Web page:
Everything You Need to Write an A Paper in College

When I started writing this post I second guessed if I'm the type of person who should be giving out advice on how to write a great essay. Just yesterday I spent the entire day, sunrise to sunset, writing a project proposal that ended at 24 pages and one empty pizza box. If I was a bad student I wouldn't write this post, but I'm not. Lazy student? Sure, sometimes.

Posts that tell you to not leave it till the last minute are only giving you information you don't want to hear, and that you've probably been told a dozen times. Whether you're starting this paper early or the night before it's due, there's no reason why you shouldn't be able to get a good grade.

As someone who has managed to get an A on every paper I've turned in, in graduate school at least, here are my tips to writing an A grade paper no matter the topic, length or time restraints.

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Don't risk losing it

I cant count the number of times my computer has suddenly shut down or crashed, only for me to lose my entire paper and my mind. Avoid all this drama and wasted time by writing your paper on a document in Google Drive. Plus, this way you can work on your paper no matter where you are, and there's no risk of losing bits and pieces along the way.

Make it read well

If you aren't a naturally gifted writer, using an app like Hemingway Editor or Grammarly will ensure that you don't lose points because your sentence structures don't make sense. This is also a great tool for those professors you have that like to dock points because of a simple spelling mistake.

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Google Scholar

Chances are if you're writing a college paper you're being asked to cite sources. Avoid getting desperate and turning to Wikipedia by using sources you find on Google Scholar. You can ensure all the references you cite will be college appropriate, plus it's as easy to find sources as any other Google search.

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Know how to cite

I'm totally guilty of messing up the citation format at the end of my paper, which is why I started using websites like Citation Machine to do the work for me. For most sources all I have to do is type in the name of the book or paste the weblink, and from there Citation Machine handles the rest.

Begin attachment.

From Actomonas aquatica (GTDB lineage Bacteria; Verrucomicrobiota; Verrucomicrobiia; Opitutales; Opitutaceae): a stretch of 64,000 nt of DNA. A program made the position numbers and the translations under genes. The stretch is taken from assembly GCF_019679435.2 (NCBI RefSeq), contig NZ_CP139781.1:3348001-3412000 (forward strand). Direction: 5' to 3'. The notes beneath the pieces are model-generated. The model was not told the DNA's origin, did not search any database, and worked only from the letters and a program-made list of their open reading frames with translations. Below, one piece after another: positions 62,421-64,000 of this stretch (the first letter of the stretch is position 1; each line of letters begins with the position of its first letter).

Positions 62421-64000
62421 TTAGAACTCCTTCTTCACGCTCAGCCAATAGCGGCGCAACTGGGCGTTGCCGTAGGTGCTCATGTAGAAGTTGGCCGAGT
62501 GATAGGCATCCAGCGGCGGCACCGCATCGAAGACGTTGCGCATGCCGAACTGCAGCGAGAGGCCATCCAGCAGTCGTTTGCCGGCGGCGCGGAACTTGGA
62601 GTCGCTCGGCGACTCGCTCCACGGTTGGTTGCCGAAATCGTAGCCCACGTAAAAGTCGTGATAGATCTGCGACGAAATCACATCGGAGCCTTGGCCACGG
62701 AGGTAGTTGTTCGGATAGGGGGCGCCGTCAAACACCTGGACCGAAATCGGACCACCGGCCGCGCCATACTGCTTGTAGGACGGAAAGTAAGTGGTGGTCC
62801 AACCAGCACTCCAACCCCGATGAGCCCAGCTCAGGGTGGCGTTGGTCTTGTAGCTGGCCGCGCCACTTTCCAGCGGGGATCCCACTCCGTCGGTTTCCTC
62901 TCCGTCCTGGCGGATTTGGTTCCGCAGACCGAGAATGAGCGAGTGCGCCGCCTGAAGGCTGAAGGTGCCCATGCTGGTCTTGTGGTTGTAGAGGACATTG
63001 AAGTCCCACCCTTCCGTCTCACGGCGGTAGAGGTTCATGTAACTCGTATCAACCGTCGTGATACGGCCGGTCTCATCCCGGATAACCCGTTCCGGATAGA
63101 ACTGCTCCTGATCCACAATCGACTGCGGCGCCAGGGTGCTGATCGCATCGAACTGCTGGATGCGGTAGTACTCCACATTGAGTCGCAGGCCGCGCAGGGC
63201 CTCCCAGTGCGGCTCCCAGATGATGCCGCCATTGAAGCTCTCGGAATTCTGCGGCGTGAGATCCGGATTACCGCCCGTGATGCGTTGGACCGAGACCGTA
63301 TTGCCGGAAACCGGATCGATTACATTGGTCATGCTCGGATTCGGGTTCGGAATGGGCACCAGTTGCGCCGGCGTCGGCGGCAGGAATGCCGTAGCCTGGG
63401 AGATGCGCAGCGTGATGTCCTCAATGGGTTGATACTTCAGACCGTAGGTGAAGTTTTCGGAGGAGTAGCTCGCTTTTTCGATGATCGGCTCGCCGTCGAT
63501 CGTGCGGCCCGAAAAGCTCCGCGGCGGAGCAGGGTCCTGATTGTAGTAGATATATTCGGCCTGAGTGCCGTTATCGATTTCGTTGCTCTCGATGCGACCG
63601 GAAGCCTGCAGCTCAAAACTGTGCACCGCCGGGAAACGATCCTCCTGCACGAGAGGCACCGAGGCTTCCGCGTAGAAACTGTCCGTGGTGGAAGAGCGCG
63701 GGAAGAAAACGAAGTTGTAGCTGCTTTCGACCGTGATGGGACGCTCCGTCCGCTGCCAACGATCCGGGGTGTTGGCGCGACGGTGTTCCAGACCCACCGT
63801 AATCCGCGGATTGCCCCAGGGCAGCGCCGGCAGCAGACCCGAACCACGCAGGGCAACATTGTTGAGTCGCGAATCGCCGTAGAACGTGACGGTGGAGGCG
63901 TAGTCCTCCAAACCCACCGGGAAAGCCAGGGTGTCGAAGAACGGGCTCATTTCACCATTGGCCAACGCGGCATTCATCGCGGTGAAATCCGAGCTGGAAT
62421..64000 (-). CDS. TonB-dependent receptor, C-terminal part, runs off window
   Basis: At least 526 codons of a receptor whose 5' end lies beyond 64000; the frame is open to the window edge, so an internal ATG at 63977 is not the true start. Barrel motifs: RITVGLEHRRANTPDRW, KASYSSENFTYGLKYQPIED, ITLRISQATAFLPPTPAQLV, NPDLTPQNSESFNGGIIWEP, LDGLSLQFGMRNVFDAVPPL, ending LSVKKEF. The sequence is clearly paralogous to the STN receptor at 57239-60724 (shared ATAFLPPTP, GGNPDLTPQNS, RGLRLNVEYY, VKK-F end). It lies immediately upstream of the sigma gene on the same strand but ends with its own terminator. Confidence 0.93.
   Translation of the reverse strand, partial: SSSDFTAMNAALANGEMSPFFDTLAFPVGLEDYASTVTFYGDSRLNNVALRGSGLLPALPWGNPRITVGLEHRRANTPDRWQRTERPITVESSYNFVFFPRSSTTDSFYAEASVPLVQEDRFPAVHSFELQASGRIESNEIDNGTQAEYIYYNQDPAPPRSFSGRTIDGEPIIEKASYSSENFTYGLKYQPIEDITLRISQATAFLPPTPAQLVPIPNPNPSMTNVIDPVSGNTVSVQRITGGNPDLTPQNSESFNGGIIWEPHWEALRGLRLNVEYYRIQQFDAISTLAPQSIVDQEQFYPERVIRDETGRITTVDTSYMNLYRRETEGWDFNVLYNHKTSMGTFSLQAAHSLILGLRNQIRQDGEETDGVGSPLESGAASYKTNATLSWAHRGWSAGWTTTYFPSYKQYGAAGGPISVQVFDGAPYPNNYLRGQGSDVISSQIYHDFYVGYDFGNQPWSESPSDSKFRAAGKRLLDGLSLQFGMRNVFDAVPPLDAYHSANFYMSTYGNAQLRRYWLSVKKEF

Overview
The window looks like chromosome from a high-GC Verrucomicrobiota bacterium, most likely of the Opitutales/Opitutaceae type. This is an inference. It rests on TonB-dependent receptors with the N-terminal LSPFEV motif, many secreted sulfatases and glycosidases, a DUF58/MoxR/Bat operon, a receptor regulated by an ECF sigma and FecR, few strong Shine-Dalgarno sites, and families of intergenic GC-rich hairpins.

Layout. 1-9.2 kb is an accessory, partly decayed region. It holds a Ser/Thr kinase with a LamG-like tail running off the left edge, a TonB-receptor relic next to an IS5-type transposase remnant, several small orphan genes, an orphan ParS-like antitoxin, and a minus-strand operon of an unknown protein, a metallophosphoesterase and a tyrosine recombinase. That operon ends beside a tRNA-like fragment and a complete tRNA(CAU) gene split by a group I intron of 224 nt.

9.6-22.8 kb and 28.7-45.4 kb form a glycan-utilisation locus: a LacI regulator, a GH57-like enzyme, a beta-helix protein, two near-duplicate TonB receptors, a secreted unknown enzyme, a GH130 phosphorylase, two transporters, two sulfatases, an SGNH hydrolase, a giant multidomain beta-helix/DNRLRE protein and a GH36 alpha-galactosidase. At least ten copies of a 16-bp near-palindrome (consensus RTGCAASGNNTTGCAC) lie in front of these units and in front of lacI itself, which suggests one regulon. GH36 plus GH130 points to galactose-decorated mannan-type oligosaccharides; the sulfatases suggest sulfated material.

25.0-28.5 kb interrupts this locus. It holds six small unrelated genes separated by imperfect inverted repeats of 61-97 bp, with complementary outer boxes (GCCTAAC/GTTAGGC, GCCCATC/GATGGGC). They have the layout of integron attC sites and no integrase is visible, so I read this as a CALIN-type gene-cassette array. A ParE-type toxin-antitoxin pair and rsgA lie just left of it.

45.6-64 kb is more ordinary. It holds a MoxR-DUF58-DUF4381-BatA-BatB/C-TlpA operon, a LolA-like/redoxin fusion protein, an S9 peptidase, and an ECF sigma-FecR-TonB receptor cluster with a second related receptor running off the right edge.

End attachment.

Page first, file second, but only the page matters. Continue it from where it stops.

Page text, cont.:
Learn the format

Two years into my graduate program and I still see classmates losing points on their paper as early as the cover page! Yeah, the page that only asks for a title and page number. Find out if your professor prefers APA or MLA, and from there, make sure you aren't missing any crucial pieces like headers, in text citations or page margins.

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Focus on the body

The essay body that is. Don't fall into the trap that you need to write your introduction first and conclusion last, especially when you're not even sure what you'll be talking about yet. My advice is to jump right into writing the first topic paragraph, then go back and define your thesis based on that. It sounds so backwards but trust me, it will save you the time of figuring out what the heck to say in your introduction.

Follow the rubric

If your professor is kind enough to give you a rubric, follow it like it's a step by step guide. The easier way to get full points is to make sure you answer every single question and address every issue. Rubrics also often tell you what specific formatting options they will be grading on, such as citations, page numbering and font size. Rubrics that go more in depth are a life saver, because they literally give you a step by step guide on not only how to organize your paper, but what to talk about.

Do you have any tools you use when writing papers? If so, share them in the comments below!

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